Establishing design and inspection criteria for impulsively loaded vessels requires a precise understanding of the damage mechanisms and failure modes experienced by the vessels. To that end, Stress Engineering Services, Inc. performed a metallurgical examination of three impulsively loaded vessels that Sandia National Laboratories had intentionally tested to failure, two by impulsive loading and one by hydrotest after impulsive load testing. The vessels were scale models of Type 316 stainless steel vessels use for disposal of chemical ordnance. The examination identified microstructural effects, mechanical damage, and fractographic features associated with exposure to impulsive loads. In particular, the examination identified damage associated with wave interference patterns and unusual patterns of deformation and cracking associated with residual ferrite stringers within the austenitic matrix of the alloy. The characterization of the damage mechanisms leading to failure has direct relevance to ASME design criteria, to the selection of appropriate materials, and to inspection practices for impulsively loaded vessels.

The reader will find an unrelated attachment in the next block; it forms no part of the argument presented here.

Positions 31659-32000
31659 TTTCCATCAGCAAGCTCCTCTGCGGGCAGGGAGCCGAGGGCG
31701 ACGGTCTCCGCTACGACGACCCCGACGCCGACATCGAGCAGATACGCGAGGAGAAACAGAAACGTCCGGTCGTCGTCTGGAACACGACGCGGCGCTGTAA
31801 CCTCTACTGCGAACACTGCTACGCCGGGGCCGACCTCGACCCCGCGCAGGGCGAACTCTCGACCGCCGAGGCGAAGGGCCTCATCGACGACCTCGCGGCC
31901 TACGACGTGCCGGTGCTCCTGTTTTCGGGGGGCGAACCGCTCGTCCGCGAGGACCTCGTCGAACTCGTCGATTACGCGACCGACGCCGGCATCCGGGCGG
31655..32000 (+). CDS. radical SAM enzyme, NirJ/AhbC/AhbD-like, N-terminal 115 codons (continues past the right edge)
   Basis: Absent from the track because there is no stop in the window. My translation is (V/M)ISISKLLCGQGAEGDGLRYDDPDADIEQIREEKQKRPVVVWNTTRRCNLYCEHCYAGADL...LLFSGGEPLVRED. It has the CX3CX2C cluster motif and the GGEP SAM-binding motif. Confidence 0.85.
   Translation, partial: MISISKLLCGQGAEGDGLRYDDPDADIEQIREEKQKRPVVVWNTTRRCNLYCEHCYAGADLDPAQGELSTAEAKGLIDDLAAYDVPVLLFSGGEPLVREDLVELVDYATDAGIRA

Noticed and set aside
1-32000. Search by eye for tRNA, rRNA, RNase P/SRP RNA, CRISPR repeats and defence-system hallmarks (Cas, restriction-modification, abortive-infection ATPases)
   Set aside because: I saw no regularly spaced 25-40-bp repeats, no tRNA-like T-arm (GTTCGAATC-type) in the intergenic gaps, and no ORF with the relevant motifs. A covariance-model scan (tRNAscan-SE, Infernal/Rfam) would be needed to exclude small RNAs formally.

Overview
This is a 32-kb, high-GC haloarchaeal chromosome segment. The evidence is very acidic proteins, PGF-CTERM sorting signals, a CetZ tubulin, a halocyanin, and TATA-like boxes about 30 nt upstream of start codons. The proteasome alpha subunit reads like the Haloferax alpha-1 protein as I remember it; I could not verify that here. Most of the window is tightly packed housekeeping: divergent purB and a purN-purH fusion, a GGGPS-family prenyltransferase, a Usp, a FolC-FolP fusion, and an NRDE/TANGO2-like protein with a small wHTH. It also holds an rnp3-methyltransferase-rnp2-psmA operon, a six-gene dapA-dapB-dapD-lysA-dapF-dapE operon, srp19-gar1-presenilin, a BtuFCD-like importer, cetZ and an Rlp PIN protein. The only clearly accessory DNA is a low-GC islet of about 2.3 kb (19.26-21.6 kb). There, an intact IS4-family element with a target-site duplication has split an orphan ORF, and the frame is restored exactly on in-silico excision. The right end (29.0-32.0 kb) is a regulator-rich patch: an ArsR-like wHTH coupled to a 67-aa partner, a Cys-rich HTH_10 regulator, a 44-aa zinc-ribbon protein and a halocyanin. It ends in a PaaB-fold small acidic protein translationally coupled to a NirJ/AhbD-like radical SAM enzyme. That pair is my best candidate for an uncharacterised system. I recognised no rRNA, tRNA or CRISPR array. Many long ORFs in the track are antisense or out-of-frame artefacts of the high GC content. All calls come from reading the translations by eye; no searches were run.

Burns, Michael G., Haroldsen, Brent, and Yip, Mien, “Metallurgical Examination of Impulsively Loaded Vessels” Proceedings of Materials Science and Technology 2012, October 7-11, 2012, Pittsburgh, Pennsylvania